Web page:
The Pyramid Principle : Logic in Writing and Thinking Hardback
Part of the Financial Times Series series
How many times have you written an email at work, read it back and found that it didn't make as much sense as you'd hoped? or worse, someone else has told you that they can't follow it.
The Pyramid Principle will show you how to communicate your ideas clearly and succinctly. Barbara Minto reveals that the mind automatically sorts information into distinctive pyramidal groupings.
However, if any group of ideas are arranged into a pyramid structure in the first place, not only will it save valuable time and effort to write, it will take even less effort to read and comprehend it. The Pyramid Principle explains how to: * think creatively, reason lucidly, and express ideas with clarity * define complex problems and establish the objectives of any document * assess your ideas and recognize their relative importance * structure your reasoning into a coherent and transparent argument * analyze your argument to confirm its effectiveness. The clear communication of ideas, whether to clients, colleagues or the management board, is a key factor in determining personal success. Applying the Pyramid Principle will enable you to present your thinking so clearly that the ideas move off the page and into the reader's mind with a minimum of effort and a maximum of effect.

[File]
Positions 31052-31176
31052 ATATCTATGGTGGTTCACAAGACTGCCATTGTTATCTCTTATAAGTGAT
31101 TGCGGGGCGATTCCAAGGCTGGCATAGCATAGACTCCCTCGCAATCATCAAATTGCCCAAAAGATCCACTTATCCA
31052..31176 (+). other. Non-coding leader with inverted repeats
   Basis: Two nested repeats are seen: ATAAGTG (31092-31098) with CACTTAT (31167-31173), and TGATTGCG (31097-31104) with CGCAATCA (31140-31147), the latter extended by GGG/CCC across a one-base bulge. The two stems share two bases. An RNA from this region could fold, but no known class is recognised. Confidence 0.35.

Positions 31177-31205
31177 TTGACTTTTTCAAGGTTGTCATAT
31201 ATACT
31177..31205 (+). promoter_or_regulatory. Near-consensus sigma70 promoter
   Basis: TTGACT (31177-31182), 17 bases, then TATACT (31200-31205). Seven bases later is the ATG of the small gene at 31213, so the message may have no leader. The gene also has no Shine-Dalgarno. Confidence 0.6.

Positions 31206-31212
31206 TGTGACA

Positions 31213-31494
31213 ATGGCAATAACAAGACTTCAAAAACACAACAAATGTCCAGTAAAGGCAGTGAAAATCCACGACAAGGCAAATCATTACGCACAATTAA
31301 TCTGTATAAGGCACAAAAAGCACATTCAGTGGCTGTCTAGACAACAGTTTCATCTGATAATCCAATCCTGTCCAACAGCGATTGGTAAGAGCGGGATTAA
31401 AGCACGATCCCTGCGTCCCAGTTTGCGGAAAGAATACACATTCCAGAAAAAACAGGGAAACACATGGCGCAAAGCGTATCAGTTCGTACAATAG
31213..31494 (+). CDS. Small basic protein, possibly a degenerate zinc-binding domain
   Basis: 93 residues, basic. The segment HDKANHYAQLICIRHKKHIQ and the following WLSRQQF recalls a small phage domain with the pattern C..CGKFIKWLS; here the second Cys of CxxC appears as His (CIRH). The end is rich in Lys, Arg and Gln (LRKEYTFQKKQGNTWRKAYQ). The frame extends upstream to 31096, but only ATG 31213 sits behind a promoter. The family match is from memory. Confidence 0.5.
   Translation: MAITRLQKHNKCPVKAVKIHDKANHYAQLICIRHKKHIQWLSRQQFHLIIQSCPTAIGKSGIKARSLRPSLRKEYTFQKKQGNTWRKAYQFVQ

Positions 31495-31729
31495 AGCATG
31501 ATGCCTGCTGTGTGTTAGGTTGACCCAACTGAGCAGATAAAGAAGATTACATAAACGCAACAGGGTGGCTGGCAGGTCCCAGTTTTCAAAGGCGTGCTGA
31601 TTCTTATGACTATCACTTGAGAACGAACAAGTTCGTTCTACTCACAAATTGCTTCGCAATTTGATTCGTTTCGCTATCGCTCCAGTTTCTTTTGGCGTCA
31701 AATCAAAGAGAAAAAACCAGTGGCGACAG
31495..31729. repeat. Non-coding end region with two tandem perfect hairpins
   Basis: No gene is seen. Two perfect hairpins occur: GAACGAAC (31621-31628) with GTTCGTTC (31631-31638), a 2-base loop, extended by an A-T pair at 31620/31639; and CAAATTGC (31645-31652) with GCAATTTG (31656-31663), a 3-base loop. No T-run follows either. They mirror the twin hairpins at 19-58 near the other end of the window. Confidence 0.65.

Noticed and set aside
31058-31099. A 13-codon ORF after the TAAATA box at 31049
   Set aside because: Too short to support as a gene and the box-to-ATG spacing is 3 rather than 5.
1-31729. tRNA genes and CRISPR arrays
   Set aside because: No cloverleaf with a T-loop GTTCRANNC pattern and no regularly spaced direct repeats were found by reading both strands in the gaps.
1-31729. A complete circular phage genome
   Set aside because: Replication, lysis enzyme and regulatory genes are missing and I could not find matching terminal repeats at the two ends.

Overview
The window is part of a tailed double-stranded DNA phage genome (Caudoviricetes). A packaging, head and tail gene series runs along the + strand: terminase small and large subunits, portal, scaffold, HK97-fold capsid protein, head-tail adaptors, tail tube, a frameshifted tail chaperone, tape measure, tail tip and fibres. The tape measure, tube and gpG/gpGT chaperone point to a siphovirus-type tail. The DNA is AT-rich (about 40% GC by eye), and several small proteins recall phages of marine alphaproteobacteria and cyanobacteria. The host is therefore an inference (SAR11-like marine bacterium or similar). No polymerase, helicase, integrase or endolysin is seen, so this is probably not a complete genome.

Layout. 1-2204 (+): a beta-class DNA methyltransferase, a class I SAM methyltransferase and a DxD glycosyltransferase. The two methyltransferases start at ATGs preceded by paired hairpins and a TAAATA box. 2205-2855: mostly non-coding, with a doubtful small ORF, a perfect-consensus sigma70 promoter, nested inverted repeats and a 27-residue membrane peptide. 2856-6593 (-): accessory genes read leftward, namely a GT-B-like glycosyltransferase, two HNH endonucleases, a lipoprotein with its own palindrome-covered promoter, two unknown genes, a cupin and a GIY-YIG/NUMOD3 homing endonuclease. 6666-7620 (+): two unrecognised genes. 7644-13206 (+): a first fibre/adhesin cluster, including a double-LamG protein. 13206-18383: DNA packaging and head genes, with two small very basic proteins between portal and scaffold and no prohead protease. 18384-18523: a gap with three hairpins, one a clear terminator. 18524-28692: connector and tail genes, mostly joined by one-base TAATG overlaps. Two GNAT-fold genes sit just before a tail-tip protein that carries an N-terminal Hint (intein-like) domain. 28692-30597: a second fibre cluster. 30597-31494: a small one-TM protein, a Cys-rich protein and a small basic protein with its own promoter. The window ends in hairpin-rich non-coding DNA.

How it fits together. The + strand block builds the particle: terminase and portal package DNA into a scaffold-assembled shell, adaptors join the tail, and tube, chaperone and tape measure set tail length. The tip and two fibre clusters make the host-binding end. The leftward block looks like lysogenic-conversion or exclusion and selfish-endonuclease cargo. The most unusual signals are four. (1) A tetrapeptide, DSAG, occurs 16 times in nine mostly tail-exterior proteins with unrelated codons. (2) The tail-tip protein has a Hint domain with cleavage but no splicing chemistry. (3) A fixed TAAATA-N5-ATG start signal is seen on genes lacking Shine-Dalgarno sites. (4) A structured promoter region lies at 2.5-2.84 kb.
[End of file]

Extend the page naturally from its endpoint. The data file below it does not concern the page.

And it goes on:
Bring your ideas to life!
- Format: Hardback
- Pages: 192 pages, ill
- Publisher: Pearson Education Limited
- Publication Date: 18/11/2008
- Category: Business communication & presentation
- ISBN: 9780273710516
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Review by OccassionalRead
I finally got to this book after many years of having it sit on my shelf. I don't think it has aged very well. It's well written (as a book on logical and good thinking and writing should be) but in an age of iPhone apps and software I am not certain that a book is the best tool for practicing the Pyramid Principle. There's too much reading and not enough doing and practice. The early chapters are easier to comprehend. Some of the later chapters are particularly dense and harder to follow. While there's knowledge to be gained here, I think Minto needs to hire a clever programmer, use new, more contemporary examples, and get with the 21st century.